Trojan Horse

Whether the story of Troy and the Trojan War is true or not, the term ‘Trojan Horse‘ firmly remains part of modern vocabulary. This photo is of a small ‘tourist’ model at the supposed site of Troy in Turkey which you could climb into and ‘experience what it was like for those ancient Greek warriors hidden inside’. Obviously the original would not have had windows, although nothing would surprise me.

Trojan Horse, Turkey

It has been over 3,000 years but people are still falling for obvious scams, such as shelling out (large) sums of money to arrange for the receipt of winnings from a lottery, often on the other side of the world, which they never entered in the first place. Or had never even heard of.

The Trojan Horse, an enduring symbol of cunning and deception, stands as a timeless tale of intrigue from ancient Greece. This legendary stratagem played a pivotal role in the fall of the city of Troy during the Trojan War, a story recounted in Homer’s epic poem, the “Iliad.”

According to Greek mythology, after a decade-long siege, the Greeks devised a plan to infiltrate the impenetrable walls of Troy. They constructed a massive wooden horse, which they left at the city’s gates as a supposed offering to the gods, signifying their retreat from the war. Inside the hollowed-out belly of the horse, Greek soldiers hid in silence, waiting for nightfall.

The Trojans, believing the horse to be a trophy and a token of victory, brought it within the city walls as a symbol of their triumph over the Greeks. That night, while the Trojans celebrated their perceived victory with feasting and revelry, the Greek warriors emerged from their wooden hiding place, opening the city gates for their comrades who had returned under cover of darkness. Troy, lulled into complacency by the apparent withdrawal of the Greek army, was caught off guard, leading to its ultimate downfall.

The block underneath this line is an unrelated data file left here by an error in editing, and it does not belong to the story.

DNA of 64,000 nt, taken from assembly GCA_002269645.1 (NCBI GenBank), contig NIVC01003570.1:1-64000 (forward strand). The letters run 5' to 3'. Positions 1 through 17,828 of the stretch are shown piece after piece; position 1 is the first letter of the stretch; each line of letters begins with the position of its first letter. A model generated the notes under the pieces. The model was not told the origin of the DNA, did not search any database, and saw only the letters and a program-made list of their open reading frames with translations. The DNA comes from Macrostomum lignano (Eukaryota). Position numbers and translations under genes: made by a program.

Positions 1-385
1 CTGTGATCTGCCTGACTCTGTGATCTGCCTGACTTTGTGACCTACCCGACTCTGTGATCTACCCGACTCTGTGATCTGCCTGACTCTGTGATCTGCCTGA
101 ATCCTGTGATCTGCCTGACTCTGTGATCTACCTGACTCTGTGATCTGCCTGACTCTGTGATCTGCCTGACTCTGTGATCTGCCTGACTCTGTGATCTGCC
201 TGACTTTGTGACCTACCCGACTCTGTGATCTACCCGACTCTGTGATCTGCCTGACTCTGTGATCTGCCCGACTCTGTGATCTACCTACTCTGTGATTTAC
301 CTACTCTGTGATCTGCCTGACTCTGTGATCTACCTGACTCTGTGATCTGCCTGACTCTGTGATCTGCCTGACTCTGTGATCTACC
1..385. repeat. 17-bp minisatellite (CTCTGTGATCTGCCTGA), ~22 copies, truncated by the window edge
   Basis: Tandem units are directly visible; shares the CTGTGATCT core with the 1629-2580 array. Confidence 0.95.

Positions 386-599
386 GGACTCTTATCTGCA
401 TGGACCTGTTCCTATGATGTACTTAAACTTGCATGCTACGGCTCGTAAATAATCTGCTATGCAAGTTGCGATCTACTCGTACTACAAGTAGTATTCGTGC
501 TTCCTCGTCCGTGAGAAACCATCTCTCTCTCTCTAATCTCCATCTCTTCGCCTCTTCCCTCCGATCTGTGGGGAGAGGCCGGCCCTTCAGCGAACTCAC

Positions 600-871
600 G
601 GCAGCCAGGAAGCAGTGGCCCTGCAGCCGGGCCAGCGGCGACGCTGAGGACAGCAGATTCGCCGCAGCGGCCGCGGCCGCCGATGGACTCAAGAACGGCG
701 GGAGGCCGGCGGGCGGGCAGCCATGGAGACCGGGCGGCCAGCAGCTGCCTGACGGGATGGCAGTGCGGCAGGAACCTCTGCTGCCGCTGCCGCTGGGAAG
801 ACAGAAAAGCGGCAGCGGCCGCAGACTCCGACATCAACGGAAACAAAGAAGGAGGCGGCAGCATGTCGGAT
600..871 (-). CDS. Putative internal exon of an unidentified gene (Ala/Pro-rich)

The Trojan Horse’s legacy transcends its ancient origins, finding its way into countless stories, idiomatic expressions, and cultural references. It embodies the timeless lesson that appearances can be deceiving, and one must remain vigilant, even in the face of apparent victory.

In a world where deception and cunning is the norm, the story of the Trojan Horse serves as a reminder of the importance of critical thinking and skepticism, urging us to question what may seem too good to be true.

In computing, a Trojan horse is any malware that misleads users of its true intent by disguising itself as a standard program. It is a big, highly sophisticated and very lucrative business in the modern world.

It has been speculated that the story of the Trojan Horse actually resulted from later poets creatively misunderstanding an actual historical use of a siege engine at Troy, as such pieces of equipment were either named after animals or were in the shape of animals.